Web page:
Thursday, March 13, 2014
It's time to return to the final quadrant of my orbital London bus journey. I had hoped it would be possible to make the next jump from Chingford to Hainault in one bus, but alas not (quite), so I need to take two. To straddle the London border I've decided to go via Woodford, not via Loughton, which means neither ride will be very long (nor, alas, very interesting).
>> 179 >> 275 >> 247 >> 499 >>347 >> 370 >> X80 >>
Map of my complete journey
ROUND LONDON BY BUS (xix)
Route 179: Chingford - Woodford Green
Length of journey: 2 miles, 8 minutes
It gets a pretty decent bus service, Station Road in Chingford, courtesy of the bus station at the far end. The shops aren't bad either - not too mainstream, not too cheap - and I think Norman Tebbit would still approve. My departure point is opposite the parish church and village green, but more precisely outside the Co-op, and the waiting demographic reflect the latter. When the 179 eventually arrives two of them want to pay by cash, which is already one more than Andrew Adonis claims to have seen in 100 bus journeys across London last week. I'm late in getting upstairs so have to surrender the front seat to a family of four. They want the grandstand view for their four year-old, but he turns out to be less than keen so it's Mum and Auntie who end up hogging the prime location instead.
We're journeying down the Kings Road, Chingford version, so fashions here are more TOWIE than Made In Chelsea. What we pass instead are the dodgily-named Pimp Hill Allotments, plus Churchill Curtain Cleaning Services, which is a nod to what's coming up later. Green spaces range from a kickabout square where boys are playing keepy-uppy to the actual proper Epping Forest, threading through briefly along the 'valley' of the River Ching. An elderly couple board here and do something unusual - they climb upstairs. Normally nobody over the age of about 50 comes up here, so it's good to see more adventurous Freedom Pass holders deftly negotiating the stairs.
A sign alerts drivers "To Avoid Low Emission Zone Turn Left", but we turn right instead along the High Road Woodford Green. Some fine houses are set back across the grass, although the road down the centre is a bit more arterial that I think the owners would like. I spot Sylvia Pankhurst's anti-bomb memorial on the left, and even a brief view of the Lea Valley down one particular descending sidestreet. We track the edge of Woodford Green, a linear ridgetop common, and a lovely place to stroll. Winston Churchill's statue is down the far end - he used to be the local MP - but I'm not going quite that far. An unexpectedly middle class parade of shops intrudes, the kind that has a fireplace shop and a family butchers and a choice of Italian restaurants. I've just ridden from Chingford's Prezzo to Woodford Green's Prezzo in less than ten minutes. Sorry, that wasn't a very exciting trip, but needs must.
» route 179 - timetable
» route 179 - live bus map
» route 179 - route history
» route 179 - The Ladies Who Bus
Should you ever need to ride from Walthamstow to Barkingside via almost-Chingford, you need the 275 bus. Other than that, probably not. I'm starting to think I should have taken the alternative route via Chigwell instead.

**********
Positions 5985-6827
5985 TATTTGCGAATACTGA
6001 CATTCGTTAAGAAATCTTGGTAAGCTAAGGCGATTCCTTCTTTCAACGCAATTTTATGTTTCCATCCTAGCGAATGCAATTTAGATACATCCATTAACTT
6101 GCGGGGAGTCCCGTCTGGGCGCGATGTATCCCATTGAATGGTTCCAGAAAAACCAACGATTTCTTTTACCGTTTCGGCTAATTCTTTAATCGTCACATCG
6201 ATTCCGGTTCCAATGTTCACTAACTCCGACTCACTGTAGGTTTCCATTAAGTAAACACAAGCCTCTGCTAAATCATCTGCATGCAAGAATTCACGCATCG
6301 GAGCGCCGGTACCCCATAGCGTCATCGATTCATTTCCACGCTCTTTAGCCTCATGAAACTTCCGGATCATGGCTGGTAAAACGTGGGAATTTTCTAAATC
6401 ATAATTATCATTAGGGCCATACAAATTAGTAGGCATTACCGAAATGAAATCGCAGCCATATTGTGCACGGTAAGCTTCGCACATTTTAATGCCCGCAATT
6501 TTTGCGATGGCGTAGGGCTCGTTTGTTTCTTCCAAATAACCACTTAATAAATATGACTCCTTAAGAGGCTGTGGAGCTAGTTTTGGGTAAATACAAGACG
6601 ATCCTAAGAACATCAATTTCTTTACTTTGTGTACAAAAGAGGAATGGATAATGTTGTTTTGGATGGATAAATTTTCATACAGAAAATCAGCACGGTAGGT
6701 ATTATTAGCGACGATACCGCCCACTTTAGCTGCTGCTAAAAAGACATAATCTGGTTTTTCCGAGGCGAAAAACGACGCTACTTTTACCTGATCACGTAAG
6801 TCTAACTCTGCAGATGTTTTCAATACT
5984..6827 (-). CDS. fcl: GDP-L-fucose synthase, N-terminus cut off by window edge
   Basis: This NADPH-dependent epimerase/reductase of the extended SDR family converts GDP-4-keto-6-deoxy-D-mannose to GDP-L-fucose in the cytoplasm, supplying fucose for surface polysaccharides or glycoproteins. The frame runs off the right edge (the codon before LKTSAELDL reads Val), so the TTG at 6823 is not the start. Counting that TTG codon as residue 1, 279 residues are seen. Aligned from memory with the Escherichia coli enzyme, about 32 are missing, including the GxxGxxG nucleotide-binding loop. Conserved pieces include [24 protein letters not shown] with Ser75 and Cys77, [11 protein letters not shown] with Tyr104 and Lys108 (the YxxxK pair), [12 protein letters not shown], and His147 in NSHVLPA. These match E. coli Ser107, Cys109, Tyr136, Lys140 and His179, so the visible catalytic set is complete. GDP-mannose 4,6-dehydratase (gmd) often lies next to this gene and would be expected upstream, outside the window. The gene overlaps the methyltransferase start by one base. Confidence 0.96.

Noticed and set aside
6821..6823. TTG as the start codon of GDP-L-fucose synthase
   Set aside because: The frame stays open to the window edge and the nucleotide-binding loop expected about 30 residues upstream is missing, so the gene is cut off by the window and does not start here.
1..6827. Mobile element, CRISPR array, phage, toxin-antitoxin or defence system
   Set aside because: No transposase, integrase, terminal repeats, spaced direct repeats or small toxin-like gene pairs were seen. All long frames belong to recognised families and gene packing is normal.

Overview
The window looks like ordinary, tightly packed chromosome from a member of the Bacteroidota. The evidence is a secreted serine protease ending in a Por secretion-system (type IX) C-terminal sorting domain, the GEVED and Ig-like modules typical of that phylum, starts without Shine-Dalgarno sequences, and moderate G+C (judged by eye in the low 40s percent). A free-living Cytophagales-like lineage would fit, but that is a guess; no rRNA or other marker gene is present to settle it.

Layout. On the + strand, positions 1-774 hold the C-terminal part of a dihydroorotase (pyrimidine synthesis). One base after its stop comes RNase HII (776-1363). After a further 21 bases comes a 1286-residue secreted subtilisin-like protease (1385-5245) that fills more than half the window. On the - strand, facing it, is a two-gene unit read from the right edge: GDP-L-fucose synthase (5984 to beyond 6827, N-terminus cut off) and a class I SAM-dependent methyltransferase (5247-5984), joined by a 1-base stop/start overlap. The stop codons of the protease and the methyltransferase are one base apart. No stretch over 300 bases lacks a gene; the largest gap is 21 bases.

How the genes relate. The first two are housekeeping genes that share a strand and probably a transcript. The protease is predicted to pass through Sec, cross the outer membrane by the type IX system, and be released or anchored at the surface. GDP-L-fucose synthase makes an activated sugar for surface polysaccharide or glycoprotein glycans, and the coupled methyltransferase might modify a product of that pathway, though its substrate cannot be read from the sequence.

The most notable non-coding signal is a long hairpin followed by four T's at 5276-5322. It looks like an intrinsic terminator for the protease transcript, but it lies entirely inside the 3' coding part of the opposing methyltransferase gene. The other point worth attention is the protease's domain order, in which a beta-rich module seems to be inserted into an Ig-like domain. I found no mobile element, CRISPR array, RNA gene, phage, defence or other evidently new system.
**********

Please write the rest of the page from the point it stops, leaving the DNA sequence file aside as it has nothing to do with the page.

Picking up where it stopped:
ROUND LONDON BY BUS (xx)
Route 275: Woodford Green - Fulwell Cross
Length of journey: 4 miles, 15 minutes
Shoots and buds in front gardens suggest that spring has already taken hold along The Terrace, a row of cottages across the top of Woodford Green. Winston Churchill looks down from the 'village' sign as I wait for a double decker 275 to arrive. When finally it does, it's not busy. Only two of us have colonised the upper deck - me and a teenage boy sporting a lived-in but borderline-smart hoodie. We follow Broadmead Road down gentle slopes from the ridgetop, past a huddle of Post Office vans, and with unexpected views right across to Havering... where I'll be heading later. A bridge over the Central line takes us inside the Hainault Loop, before we turn up a Tudorbethan avenue to Woodford station. If that's your cafe opposite with the name Lunch 4 u written in giant-sized Comic Sans, I hope you are so very ashamed.
The railway divides Snakes Lane into West and East, with no road linking one to the other, so our bus is routed only down the latter. First comes Jubilee Parade, which from its brickwork I'd guess 1935, and much later than expected the Railway Tavern. We're descending to the River Roding, whose valley is exploited, some would say despoiled, by the M11 motorway exiting London. Sensibly nobody's built any houses right up close on the flood plain, so the Highways Agency have set up a depot filled to the brim with dormant roadsigns. The residential cluster ahead is Woodford Bridge, so close to Chigwell that its shops have an air of chiselled blonde about them. Coffee culture and deli sensibility have settled in, while the pub on the corner was (until recently) Deuce's nightclub where the TOWIE clan frolicked. Two competing canine establishments face off on Manor Road, one for training police dogs, the other for training guide dogs. Throw in a sloping green with a pond, bookended by an old church and a proper pub, and it's proper nice hereabouts.
It's time to dip outside London for a mere half mile. The Essex border nudges inwards at the entrance to what used to be Claybury Asylum, now several blocks of exclusive private housing. We may be here some time thanks to temporary 4-way control traffic lights ahead, which leaves me too long to inspect an ugly pink bungalow with a view towards Buckhurst Hill over its roof. Only the well-off have homes on Tomswood Road, whose gardens are an alternating collection of Mercs, Audis, Jags and BMWs, usually two at a time. Our red bus feels an interloper here, until we regain the border at a tiny stream and the housing instantly switches back to normal. On our gentle descent of Tomswood Hill I spot Docklands and the O2's spikes in the distance, which is an unexpected surprise, plus the less iconic upthrust of the Halo on Stratford High Street. With each passing bus stop the ambience gets less Essexy and more Redbridge, the interior of the Hainault Loop being essentially relentlessly residential. And finally down to my favourite London library, architecturewise, by the roundabout at Fulwell Cross, where I alight for the opportunity to stare.